• Patrick Roth's literary debut Riverside. Christ novella (Suhrkamp, ​​Frankfurt a. M. 1991, ISBN 978-3-518-40382-2 ) is a modern version of the story of Job. The hero, a Jewish farmer who lived in Bethany at the time of Jesus, discovers leprosy on his body one day and then loses everything: his family, his health and his faith. He, who in his own words was not born with “Job's skin”, meets at the lowest point of his suffering in God Jesus, who shows him the way to healing.


  • In Anders Thomas Jensen's film Adam's Apples (Denmark 2005), Pastor Ivan embodies the God-tormented person who is ultimately made good. In this film, the neo-Nazi Adam is repeatedly confronted with the Book of Job, for example by opening his Bible over and over at the beginning of this text when it falls on the ground.
  • In Mission: Impossible (USA, 1996), “Max” instructs an agent to point out “Job 3.14”. Ethan Hunt, played by Tom Cruise , later finds out that it is the book of Job, chapter 3, verse 14.
  • Terrence Malick begins his film The Tree of Life (USA, 2011) with a written quote from the book of Job (chapter 38, verses 4-7) and becomes the path of nature and voice spoken by an off-voice during the course of the film juxtapose the path of grace as two possible paths of life.


Individual quotations or passages from the Book of Job were often set to music, especially in European church music. The sentence "I know that my Redeemer lives" from Hi 19.25  EU describes the following musical works:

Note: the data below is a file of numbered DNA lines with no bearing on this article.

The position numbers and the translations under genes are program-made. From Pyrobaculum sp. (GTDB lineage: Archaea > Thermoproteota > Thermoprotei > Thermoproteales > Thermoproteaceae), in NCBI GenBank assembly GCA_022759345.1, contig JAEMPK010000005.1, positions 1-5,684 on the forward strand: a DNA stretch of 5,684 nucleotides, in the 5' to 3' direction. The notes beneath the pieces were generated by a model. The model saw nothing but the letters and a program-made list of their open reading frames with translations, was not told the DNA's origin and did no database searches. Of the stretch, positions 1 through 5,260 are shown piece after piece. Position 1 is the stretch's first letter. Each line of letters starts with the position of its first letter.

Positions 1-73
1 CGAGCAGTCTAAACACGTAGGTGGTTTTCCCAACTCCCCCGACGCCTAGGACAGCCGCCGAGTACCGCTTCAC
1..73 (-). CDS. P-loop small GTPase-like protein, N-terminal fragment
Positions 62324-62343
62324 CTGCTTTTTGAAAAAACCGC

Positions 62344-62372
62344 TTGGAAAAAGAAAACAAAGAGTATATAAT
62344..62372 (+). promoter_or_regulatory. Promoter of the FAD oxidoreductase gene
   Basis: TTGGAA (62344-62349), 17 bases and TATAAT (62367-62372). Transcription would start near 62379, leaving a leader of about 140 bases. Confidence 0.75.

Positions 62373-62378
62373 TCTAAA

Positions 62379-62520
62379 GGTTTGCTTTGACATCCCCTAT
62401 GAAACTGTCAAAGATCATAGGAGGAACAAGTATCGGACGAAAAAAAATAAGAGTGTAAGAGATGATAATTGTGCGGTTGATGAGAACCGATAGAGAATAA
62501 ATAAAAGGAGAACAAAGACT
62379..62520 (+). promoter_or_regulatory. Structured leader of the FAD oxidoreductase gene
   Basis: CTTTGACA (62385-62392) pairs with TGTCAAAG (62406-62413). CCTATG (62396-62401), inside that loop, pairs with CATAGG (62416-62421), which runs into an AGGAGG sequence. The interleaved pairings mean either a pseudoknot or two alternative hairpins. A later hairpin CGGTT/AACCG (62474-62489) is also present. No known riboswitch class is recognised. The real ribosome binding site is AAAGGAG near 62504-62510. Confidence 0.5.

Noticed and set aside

The following works are related to other Job texts:

  • Ralph Erskin published 1753 Jobs Hymns: or a Book of Songs on the Book of Job.
  • Carl Loewe completed an oratorio Job in 1848 , the score of which has been restored.
  • In 1930 the ballet music Job: A Masque for Dancing by Ralph Vaughan Williams premiered.
  • In 1979 Wilfried Hiller's opera Job / Job was premiered at the Bavarian State Opera in Munich.
  • In 1981, Claus Kühnl published five dramatic scenes for speaker, large organ and piano under the title Die Klage des Hiob .
  • In 1996 George Tabori published Die Ballade vom Wiener Schnitzel . In the fourth act, the main character, Alfons Morgenstern, takes on the role of Job in a role play.
  • In 2009 the band Nachtblut released the piece Job's Message on the Antik album .

Disease name

  • The hyper-IgE syndrome in 1966 by the Erstbeschreibern Job's syndrome called. The patients described had recurrent, therapy-resistant staphylococcal skin infections and abscesses on various parts of the body. Based on Job's ulcers, they suggested the name.